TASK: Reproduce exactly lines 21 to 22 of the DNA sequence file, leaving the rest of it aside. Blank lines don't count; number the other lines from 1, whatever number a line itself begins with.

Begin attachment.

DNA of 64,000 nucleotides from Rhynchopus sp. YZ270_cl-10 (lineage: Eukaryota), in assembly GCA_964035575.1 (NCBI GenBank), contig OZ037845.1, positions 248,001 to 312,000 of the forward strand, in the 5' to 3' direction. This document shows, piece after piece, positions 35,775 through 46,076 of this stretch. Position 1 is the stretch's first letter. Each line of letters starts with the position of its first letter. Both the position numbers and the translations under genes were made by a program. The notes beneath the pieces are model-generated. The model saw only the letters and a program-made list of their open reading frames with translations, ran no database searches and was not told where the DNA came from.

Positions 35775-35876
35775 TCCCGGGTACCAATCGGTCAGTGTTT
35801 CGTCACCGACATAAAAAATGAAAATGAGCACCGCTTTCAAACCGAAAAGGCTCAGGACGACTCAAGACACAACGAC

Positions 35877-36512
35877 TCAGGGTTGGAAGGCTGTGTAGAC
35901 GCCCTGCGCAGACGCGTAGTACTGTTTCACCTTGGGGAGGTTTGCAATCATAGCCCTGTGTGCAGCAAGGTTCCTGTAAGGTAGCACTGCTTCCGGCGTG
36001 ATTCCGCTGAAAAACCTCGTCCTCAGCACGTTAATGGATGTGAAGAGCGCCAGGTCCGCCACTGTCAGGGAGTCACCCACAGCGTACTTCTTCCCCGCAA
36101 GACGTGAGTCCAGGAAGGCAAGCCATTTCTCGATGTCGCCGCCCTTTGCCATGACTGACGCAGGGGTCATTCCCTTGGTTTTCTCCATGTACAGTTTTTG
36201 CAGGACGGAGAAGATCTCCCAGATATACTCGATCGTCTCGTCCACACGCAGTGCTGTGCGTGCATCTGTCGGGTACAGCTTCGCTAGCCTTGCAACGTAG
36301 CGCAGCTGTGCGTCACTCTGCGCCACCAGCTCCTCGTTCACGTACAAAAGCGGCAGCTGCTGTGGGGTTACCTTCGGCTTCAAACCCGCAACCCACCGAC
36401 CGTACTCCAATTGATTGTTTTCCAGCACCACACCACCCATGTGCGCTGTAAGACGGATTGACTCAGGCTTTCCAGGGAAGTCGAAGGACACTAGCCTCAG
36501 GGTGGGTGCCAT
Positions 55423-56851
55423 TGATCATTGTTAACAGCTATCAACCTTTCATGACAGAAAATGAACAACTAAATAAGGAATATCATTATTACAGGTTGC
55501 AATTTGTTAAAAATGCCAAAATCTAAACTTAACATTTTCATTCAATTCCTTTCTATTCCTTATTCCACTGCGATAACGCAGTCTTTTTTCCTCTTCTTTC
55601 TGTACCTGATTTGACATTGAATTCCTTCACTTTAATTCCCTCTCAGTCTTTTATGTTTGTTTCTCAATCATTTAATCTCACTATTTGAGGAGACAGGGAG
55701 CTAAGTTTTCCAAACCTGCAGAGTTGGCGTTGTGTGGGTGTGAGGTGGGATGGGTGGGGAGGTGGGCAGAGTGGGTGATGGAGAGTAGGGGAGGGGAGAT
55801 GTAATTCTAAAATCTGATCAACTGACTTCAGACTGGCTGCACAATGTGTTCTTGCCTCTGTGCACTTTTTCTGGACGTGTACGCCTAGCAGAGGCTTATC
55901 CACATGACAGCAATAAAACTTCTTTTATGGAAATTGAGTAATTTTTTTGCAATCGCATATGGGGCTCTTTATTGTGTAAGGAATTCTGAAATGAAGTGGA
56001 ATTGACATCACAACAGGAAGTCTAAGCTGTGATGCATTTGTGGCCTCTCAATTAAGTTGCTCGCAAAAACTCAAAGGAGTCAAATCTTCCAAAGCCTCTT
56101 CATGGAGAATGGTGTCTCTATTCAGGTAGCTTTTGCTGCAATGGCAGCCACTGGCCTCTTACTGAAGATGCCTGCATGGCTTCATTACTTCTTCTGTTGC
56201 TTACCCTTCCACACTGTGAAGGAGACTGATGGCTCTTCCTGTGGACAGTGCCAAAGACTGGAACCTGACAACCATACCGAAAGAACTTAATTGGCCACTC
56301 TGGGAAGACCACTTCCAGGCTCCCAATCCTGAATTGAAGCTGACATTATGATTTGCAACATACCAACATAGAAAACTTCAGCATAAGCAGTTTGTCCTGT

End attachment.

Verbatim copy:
56001 ATTGACATCACAACAGGAAGTCTAAGCTGTGATGCATTTGTGGCCTCTCAATTAAGTTGCTCGCAAAAACTCAAAGGAGTCAAATCTTCCAAAGCCTCTT
56101 CATGGAGAATGGTGTCTCTATTCAGGTAGCTTTTGCTGCAATGGCAGCCACTGGCCTCTTACTGAAGATGCCTGCATGGCTTCATTACTTCTTCTGTTGC